Perfectly Adequate Pavlova

I’ll be honest, my goal to pull off the classic Kiwi dessert actually started out in my head as – dramatic pause –                                                                                           *** The Perfect Pavlova Mission ***

pav1Of course, Perfect Pavlova makes a far better headline than Adequate Pavlova (I have an unfortunate penchant for alliteration.) But after coming to the realisation recently that striving for perfection is a complete waste of time, have been making a conscious effort to put this mantra into practice.

Perfectionism and my tendency to over-complicate things is not only a big time waster, it’s causing me unnecessary stress, eroding my self-esteem, my sense of humor and basically doing my head in, one tiny failure at a time.

Failure is a harsh word.  Like loser.  No one strives to lose.  We go out of our way to avoid failure. Because it hurts.

And these perceived failures and shortcomings are of no consequence in the grand scheme of things.

In striving for perfectionism, I’m actually setting myself up to fail.

So those chocolate pastries I baked didn’t live up to my oh-so-high expectations – oh well, I’m no pastry chef, live and learn and do it better next time.

My hair is fly away and frizzy – But my friends and family still love me in spite of it and my dog Bonnie certainly doesn’t care.

Here’s a biggie: Sometimes I make spelling mistakes/grammatical errors at work. (These are the WORST feels.)

Amend it.  Figure out why I missed it.  Revise my editing methods. Move on.

Life is full of delicious failures, quirky flaws, laughable mistakes and awkward squirm-fests.  But if you really think about it, our fallibility is what makes us so delightfully human.  The key is perspective.

Back to the Pavlova.  The origin and technique for mastering this classic Kiwi (or Australian, depending on where you’re from) dessert is shrouded in mystery.

Regardless of where it comes from, I think we can all agree that scoffing huge drifts of this melt-in-your-mouth, sweet, soft and chewy dessert is an actual birth right for all Kiwis.  Also, its fluffy lightness won’t weigh you down: hence it’s the perfect dessert for summer and after big meals. There’s always room for pav.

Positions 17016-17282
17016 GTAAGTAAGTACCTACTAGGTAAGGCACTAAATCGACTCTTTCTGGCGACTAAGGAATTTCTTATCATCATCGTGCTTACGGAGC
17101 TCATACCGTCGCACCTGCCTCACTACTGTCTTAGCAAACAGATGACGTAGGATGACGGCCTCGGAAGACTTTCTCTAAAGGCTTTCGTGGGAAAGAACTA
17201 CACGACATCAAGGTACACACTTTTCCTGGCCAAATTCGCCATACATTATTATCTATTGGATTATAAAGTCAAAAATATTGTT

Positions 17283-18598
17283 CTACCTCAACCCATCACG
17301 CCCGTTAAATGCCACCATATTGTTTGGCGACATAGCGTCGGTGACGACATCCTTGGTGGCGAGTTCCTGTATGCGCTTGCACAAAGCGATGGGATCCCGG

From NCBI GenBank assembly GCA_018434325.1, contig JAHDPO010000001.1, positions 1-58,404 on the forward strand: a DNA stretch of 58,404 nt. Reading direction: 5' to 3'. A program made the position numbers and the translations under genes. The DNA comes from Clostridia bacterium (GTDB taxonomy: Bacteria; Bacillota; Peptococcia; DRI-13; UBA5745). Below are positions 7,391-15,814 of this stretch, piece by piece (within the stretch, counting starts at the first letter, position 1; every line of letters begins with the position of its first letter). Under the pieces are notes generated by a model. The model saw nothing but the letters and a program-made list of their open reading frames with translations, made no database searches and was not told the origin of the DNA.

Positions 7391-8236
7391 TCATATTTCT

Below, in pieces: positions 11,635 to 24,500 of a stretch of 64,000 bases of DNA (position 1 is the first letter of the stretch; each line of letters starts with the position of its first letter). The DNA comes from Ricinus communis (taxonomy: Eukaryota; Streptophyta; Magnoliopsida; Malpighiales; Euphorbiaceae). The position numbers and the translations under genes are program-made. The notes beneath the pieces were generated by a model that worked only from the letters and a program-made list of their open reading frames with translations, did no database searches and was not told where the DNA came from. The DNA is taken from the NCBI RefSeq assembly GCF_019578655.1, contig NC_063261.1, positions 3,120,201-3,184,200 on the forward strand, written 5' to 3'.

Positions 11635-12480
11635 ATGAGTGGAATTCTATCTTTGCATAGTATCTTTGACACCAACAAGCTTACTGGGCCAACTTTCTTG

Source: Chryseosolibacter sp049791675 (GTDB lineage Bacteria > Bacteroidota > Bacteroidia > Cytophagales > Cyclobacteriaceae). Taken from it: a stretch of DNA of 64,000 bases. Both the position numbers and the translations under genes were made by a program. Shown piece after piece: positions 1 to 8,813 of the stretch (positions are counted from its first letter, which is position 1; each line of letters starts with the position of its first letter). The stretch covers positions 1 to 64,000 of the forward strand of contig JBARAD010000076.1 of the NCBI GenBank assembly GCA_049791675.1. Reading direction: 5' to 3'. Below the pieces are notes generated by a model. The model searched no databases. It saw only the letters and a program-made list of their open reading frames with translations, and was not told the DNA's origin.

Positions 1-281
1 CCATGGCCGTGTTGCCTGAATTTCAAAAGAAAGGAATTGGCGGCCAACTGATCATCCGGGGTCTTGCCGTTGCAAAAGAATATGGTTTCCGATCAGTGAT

I’ve attempted this elusive holy grail of Kiwi cookery several times over the past five years with dismal results ranging from delicious fiascos to inedible.  So, before we get started, here’s a few things I’ve learned along the way:

  • pav2Follow the directions, and use the exact ingredients and equipment listed. (The egg whites and sugar will not reach their essential pillowy, tacky, glossy state if you use a blender or a food processor. Trust me.)
  • As in most recipes, eggs should be room temperature and fresh as possible.
  • Pour the sugar into the egg whites S-L-O-W-L-Y.  If you dump it all in at once, it won’t work.

I used the recipe from my good old Edmonds Cook Book:

  • 4 egg whites
  • 1 1/2 cups caster sugar
  • 1 tsp white vinegar
  • 1 tsp vanilla essence
  • 1 tbs cornflour
imperfect circle dammit!

imperfect circle dammit!

Preheat oven to 180C.  Using an electric mixer, beat egg whites and add caster sugar one tbs at a time for 10-15 minutes, or until thick and glossy.

Mix vinegar, essence and cornflour together.  Add to meringue.  Beat the shit out of it for another 5 minutes.

Line an oven tray with baking paper and draw a 22cm diameter circle on the paper.  pav5Spread the pavlova to within 2cm of the circle, keeping it as round and even and smooth as possible.

Place pav in the preheated oven and turn temperature down to 100C.  Bake for one hour, turn off the oven, open oven door slightly and leave pavlova to cool.

While it’s doing its thing, you can work on the topping.

The recipe called for fresh berries and mint to slather all over the pav, but we all know we can decorate them with whatever’s on hand, such as Laura Vincent’s Smartie Pavlova from her blog Hungry and Frozen, or Jamie Oliver’s Meringue with Pears, Cream, Toasted Hazelnuts and Chocolate Sauce.

Berries are in season at the moment, but I wanted to use the fresh apricots I’d picked up from the road side stall in Rapaura at the weekend.

So I went with a luscious citrus cream, tangy poached apricots and ginger syrup:

  • six fresh apricots, halved and stones removed
  • One inch piece of ginger, shaved
  • 1 cup of water
  • 1/2 cup of caster sugar
  • 330ml pouring cream
  • 2-3 tbs lemon curd
  • mint leaves

pav6Bring water, sugar and ginger to boil and simmer for 2 minutes.  Add apricots and simmer for 8-10 minutes (depending on how ripe they are).

Remove the apricots, reserving the ginger syrup.  IMG_1253Once they are cool, slice each half into 3 or 4 crescents.

For the citrus cream: Beat the cream, adding 2-3 tbs lemon curd (or to taste) when it’s almost fully whipped.

IMG_1263Once the pavlova has cooled, now’s your chance to disguise any imperfections or mishaps you may have had (such as inadvertently pulling the entire outer layer off while trying to transfer it from the baking tray to a plate.) by artfully decorating it with your chosen toppings.

IMG_1268Now serve it up and eat it all! xx Hope you enjoyed.

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Writing To Make Sense

Since my time off over the Christmas break, I’ve been having a good hard think about why I write.

Reflecting on what compels me to sit down and write, has also turned my thoughts to who I’m writing for and the time and effort I intend to commit to it.

One of the most valuable benefits of writing, is it helps me clarify my thoughts, make important decisions and lends a sense of direction and purpose.

It’s no surprise then, that reflecting on why I write has given me a new feeling of proprietorship towards my wee project here, and I’m pretty excited to see what the year brings and watching my blog develop and grow.